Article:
student exchanges, which took place at an agreed site in the buffer zone.
All these tasks were carried out efficiently. There were few incidents and problems and,
whenever they occurred, they were resolved without difficulty with the cooperation of
the parties concerned.
Fourth phase: May–July 1979
The peace treaty concluded in March 1979 between Egypt and Israel as a result of
negotiations conducted under the auspices of the United States, and which entered into
force on 25 April, had a direct bearing on the termination of UNEF II and affected its
activities during the final period.
The treaty provided that, upon completion of a phased Israeli withdrawal over three
years, security arrangements on both sides of the Egyptian-Israeli border would be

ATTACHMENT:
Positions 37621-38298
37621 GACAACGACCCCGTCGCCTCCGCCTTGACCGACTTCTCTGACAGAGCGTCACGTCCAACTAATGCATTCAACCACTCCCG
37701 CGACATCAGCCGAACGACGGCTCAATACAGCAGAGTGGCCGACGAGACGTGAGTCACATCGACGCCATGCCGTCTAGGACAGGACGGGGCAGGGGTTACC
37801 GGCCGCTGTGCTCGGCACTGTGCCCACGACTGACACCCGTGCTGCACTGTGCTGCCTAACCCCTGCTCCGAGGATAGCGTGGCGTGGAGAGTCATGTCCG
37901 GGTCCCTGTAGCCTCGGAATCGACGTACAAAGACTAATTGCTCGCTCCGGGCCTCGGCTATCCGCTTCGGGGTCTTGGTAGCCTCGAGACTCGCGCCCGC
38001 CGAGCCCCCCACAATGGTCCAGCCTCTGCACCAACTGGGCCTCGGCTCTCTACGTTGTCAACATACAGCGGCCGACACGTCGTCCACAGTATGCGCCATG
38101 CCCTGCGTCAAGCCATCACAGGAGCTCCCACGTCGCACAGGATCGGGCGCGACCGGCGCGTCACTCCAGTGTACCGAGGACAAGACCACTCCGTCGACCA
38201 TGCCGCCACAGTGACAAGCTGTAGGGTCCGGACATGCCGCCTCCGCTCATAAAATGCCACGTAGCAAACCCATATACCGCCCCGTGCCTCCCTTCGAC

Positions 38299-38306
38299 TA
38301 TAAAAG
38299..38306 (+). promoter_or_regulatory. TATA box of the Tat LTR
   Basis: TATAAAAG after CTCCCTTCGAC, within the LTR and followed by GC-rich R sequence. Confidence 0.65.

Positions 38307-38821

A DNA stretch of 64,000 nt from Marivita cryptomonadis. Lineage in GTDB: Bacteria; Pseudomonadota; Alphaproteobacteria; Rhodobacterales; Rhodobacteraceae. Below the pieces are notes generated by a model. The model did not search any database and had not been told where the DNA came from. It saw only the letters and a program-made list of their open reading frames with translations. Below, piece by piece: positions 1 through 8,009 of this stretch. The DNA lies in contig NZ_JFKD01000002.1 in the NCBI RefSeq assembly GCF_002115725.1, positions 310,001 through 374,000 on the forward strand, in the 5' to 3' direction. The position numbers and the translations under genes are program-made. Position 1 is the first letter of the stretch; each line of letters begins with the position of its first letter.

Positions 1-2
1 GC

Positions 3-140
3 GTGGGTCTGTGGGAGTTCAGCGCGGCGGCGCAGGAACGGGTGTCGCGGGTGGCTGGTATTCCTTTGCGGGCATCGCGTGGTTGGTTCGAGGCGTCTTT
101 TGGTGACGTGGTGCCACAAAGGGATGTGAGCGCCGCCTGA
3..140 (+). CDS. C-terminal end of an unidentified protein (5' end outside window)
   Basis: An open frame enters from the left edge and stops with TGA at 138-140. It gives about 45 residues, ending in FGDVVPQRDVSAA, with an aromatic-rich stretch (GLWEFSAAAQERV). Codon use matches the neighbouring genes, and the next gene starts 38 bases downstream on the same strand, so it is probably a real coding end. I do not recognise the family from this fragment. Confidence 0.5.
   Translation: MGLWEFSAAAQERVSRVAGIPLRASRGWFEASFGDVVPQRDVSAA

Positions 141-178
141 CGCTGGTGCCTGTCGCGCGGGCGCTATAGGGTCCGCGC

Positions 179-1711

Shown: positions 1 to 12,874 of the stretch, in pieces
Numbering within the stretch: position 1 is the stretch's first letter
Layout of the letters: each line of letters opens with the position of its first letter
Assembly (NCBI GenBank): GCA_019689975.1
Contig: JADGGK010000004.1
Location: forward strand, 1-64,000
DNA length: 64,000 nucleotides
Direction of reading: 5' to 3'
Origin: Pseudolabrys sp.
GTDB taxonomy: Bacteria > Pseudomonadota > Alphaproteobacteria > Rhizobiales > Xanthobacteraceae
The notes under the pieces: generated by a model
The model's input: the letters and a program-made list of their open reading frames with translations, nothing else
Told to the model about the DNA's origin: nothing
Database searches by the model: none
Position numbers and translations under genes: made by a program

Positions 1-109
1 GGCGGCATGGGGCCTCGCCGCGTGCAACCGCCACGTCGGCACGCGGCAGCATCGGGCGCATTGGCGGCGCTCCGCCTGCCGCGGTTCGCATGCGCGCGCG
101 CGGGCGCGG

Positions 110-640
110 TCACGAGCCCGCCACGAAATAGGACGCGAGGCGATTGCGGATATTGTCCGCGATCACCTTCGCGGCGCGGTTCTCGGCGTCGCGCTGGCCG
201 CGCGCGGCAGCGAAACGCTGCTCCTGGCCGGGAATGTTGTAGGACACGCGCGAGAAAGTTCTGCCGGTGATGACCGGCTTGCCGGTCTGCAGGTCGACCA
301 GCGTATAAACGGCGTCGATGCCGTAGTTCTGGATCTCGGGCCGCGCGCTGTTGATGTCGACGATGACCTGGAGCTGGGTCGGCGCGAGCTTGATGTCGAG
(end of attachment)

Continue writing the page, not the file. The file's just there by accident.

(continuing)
made with the assistance of United Nations forces and observers. Article VI stipulated
that “the parties will request the United Nations to provide forces and observers to
supervise the implementation of the security arrangements”. The United Nations forces
and observers would have been asked to perform a variety of duties, including the

operation of checkpoints, reconnaissance patrols and observation posts along the
boundaries of and within the demilitarized zone, and ensuring freedom of navigation
through the Strait of Tiran. United Nations forces would also have been stationed in
certain areas adjoining the demilitarized zone on the Egyptian side, and United Nations
observers would have patrolled a specified area on the Israeli side of the international
boundary. In an annex to the treaty, the United States undertook to organize a
multinational force of equivalent strength if the United Nations were unable to monitor